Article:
The Backbone of Horse Racing

The death of Eight Belles and the injury of Medina Spirit have woken up the sport to the reality that horses are dying under the exorbitant physical stress of racing and training. Pushed beyond their limits, these animals are subjected to cocktails of legal and illegal drugs designed to mask injuries and artificially enhance performance. Racing officials cannot keep up with the drugs that enter the industry, and their testing capacities are too weak to catch many of them. Horses are also given powerful painkillers and anti-inflammatories, blood doping, steroids, growth hormones, and medications intended to treat psychiatric disorders.

The result is a sport rife with fraud and deception, in which moneyed owners, trainers and jockeys cheat to win races while their horses hemorrhage, break down and die under the excruciating pressure of competition. Amid all the crookedness, however, there are those in the industry who are honorable. They know the business is more crooked than it ought to be but work within its framework anyway. These people, who are not naive but neither dopes nor crooks, are the backbone of the sport and its true fans.

These loyal, mostly older patrons are essential to the sport because they make up a good portion of the betting public. They are also the reason that horse races still take place in America, even though new, would-be fans are turning away from it as they are disgusted by the abuse scandals and lack of an adequately funded industry-sponsored wraparound aftercare solution for horses leaving the track.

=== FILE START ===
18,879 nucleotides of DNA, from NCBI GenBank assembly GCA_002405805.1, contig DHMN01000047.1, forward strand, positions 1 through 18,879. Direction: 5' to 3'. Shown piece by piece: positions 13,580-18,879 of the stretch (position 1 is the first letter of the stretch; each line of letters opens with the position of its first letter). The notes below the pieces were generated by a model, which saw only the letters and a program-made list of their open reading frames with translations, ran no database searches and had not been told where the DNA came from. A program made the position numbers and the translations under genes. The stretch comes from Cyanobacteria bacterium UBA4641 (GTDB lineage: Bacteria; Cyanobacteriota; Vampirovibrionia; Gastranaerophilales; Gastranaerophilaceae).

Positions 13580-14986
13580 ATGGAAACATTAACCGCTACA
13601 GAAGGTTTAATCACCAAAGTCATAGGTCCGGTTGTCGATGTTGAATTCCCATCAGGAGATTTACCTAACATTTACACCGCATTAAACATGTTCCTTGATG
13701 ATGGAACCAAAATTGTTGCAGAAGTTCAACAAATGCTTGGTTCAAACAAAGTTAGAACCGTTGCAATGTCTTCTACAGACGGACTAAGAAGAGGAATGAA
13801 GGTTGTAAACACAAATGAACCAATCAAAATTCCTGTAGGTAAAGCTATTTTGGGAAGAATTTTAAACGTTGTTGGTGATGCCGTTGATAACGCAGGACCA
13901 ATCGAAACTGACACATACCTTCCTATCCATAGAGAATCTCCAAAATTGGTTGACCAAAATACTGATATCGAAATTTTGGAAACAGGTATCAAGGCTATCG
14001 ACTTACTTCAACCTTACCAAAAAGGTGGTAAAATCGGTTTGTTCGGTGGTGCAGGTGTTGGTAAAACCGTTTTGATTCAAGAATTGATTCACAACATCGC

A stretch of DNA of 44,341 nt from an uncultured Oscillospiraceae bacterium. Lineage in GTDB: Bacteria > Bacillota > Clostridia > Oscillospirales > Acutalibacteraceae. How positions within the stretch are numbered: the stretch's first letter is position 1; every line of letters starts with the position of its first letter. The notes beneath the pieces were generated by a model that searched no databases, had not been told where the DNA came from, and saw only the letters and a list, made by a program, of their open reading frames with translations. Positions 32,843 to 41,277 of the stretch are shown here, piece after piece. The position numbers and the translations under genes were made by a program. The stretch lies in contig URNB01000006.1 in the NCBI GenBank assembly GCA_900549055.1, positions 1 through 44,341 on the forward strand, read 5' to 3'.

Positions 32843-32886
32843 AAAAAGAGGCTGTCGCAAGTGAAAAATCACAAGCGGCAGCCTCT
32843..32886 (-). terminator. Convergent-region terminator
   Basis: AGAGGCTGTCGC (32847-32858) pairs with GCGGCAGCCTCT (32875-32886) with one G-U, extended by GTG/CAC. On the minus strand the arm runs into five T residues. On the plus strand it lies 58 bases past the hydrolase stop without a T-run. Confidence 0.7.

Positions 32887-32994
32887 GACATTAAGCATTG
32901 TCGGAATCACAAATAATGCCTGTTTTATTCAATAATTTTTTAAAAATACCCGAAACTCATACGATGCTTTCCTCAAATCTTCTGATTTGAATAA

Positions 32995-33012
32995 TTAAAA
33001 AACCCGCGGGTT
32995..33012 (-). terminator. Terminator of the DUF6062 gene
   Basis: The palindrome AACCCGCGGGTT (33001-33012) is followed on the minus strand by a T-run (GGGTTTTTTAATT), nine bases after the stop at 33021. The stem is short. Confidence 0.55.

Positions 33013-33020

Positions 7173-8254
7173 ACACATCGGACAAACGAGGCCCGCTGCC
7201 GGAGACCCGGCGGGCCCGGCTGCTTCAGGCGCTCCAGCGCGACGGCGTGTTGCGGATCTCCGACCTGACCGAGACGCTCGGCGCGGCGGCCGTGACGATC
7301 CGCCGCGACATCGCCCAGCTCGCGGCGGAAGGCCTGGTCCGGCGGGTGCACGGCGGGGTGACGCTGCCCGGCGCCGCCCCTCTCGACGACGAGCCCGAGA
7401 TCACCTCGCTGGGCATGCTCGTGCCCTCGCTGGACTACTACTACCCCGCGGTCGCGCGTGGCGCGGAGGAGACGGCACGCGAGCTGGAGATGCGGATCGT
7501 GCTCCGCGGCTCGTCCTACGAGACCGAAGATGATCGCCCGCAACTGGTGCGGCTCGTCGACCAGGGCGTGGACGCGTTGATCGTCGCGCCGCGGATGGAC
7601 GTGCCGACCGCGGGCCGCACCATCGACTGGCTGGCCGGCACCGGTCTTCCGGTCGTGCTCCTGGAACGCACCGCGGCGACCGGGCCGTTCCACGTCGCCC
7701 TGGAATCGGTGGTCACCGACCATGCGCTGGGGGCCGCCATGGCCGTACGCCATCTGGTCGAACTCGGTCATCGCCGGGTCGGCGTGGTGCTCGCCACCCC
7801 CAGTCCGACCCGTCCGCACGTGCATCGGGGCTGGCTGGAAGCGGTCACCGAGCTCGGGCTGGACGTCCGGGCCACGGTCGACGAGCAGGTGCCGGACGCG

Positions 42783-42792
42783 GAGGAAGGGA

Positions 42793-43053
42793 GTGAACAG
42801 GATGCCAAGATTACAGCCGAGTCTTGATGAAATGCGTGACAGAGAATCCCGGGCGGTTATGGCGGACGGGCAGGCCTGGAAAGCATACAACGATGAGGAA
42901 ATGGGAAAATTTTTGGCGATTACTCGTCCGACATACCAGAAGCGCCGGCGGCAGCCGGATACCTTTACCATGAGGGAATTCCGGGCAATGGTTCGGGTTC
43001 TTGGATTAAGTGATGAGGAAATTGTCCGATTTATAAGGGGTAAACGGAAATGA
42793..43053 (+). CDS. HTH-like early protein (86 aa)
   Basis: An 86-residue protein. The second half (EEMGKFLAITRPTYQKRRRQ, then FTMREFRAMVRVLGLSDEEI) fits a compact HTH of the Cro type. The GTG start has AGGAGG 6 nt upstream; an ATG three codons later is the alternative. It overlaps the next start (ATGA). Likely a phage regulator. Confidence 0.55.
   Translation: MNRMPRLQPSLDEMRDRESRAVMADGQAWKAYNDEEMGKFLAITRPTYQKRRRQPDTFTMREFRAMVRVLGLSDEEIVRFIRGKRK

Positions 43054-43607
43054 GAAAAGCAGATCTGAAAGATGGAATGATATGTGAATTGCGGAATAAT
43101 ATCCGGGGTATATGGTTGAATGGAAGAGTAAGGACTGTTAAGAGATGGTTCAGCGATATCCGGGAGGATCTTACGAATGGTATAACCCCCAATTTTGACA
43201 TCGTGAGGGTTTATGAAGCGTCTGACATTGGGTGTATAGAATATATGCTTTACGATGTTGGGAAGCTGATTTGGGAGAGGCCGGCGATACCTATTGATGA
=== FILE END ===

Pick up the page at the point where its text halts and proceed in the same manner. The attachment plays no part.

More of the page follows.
Betting on horse races involves placing a wager on which horse will finish in first, second or third. The payouts for each are based on the total amount staked and the number of runners in the race. Some bettors also place accumulator bets where they have multiple bets on the same event.

In the beginning, racing was a private affair, and races were organized by townships and counties. Eventually, more and more races became open to the general public, and eligibility rules were developed based on age, sex, birthplace, previous performance, and ownership qualifications.

The most important rule of all is the “one-year old rule.” The horse must be a year old before he or she can compete in a race, and this is to ensure that he has developed enough strength and coordination to survive the physical demands of racing. A horse that is too young will be injured during the racing season.

In the 19th century, Thoroughbred breeding and racing evolved into a major industry. Its biggest moneymakers were the wealthy landowners who bred and raced their prized animals for personal profit, as well as for social status and prestige. The American breeders and trainers learned to tinker with the genetics of their stock in order to improve its racing ability and increase its value as a stud. As a result, the American version of the Thoroughbred developed its own unique style of racing that differs from its British counterpart in that its hallmark was stamina rather than speed.

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